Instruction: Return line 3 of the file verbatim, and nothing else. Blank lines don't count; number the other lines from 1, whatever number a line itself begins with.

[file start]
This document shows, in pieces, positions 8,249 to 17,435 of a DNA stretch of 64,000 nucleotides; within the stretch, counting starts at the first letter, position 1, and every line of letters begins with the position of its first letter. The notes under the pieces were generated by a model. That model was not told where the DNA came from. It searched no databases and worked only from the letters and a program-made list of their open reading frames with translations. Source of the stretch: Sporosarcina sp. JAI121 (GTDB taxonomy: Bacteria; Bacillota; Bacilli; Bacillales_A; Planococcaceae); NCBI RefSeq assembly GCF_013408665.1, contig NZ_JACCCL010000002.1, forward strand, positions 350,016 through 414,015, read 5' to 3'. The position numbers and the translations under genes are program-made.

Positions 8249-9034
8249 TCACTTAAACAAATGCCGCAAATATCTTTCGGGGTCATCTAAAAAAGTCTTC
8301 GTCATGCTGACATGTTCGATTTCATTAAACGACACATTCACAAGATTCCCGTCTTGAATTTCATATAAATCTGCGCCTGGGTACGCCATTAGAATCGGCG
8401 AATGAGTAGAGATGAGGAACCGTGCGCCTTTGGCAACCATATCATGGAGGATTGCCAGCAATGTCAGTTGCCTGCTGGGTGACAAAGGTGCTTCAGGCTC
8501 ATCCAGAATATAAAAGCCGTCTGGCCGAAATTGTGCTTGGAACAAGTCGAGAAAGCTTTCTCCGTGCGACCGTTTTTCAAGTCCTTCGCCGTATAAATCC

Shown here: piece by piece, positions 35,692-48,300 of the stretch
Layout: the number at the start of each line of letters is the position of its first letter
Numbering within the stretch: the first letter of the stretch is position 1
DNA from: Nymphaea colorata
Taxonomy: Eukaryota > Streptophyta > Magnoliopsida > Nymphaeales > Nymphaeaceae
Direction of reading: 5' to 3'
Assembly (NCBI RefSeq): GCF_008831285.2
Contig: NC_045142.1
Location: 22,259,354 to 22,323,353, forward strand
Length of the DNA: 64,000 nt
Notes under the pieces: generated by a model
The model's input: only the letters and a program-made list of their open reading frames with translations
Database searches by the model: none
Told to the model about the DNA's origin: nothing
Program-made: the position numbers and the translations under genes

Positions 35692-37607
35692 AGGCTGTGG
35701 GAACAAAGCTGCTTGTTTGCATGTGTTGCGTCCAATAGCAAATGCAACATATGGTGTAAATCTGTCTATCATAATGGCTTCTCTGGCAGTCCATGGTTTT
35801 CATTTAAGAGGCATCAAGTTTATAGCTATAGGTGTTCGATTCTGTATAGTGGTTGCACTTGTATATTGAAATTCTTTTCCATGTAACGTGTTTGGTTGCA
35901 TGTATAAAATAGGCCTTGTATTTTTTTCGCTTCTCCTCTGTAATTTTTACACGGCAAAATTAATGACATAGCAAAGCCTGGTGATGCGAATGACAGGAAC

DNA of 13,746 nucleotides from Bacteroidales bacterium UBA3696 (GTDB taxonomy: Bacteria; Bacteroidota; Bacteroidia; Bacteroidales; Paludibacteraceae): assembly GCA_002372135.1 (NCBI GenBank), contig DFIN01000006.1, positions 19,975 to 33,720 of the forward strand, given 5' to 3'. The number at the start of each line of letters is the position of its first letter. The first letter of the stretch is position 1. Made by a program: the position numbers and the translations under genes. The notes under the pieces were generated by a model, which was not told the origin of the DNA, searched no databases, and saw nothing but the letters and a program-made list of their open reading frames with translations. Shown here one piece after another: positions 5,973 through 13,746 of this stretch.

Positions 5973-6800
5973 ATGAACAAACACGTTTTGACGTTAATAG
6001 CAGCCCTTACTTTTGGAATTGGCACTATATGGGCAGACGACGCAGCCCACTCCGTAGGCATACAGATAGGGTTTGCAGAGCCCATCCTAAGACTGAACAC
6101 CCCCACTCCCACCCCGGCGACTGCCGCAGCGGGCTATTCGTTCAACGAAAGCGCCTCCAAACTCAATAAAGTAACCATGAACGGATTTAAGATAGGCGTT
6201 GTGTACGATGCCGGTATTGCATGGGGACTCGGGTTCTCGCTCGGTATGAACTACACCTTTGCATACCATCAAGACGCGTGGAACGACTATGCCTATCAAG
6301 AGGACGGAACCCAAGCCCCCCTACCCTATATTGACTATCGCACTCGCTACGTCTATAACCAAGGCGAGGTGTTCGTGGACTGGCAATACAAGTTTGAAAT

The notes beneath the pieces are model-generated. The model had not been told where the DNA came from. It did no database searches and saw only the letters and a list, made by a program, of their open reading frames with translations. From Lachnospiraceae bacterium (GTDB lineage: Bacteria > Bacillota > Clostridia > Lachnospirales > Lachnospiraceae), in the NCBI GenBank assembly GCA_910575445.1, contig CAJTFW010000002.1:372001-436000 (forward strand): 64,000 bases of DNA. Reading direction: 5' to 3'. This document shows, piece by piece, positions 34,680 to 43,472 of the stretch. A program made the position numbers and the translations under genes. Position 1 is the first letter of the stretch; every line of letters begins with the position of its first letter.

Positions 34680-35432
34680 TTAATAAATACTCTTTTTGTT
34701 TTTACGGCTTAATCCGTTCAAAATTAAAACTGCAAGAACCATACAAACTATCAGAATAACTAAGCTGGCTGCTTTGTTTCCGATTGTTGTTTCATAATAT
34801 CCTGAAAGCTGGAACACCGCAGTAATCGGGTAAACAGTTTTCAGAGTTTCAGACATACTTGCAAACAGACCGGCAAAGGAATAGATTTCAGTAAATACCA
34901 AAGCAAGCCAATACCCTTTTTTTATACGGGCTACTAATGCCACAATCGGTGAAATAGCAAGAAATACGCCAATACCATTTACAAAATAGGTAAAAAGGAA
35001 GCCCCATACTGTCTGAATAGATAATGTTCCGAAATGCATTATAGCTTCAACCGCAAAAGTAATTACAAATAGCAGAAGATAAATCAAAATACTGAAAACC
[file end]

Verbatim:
8249 TCACTTAAACAAATGCCGCAAATATCTTTCGGGGTCATCTAAAAAAGTCTTC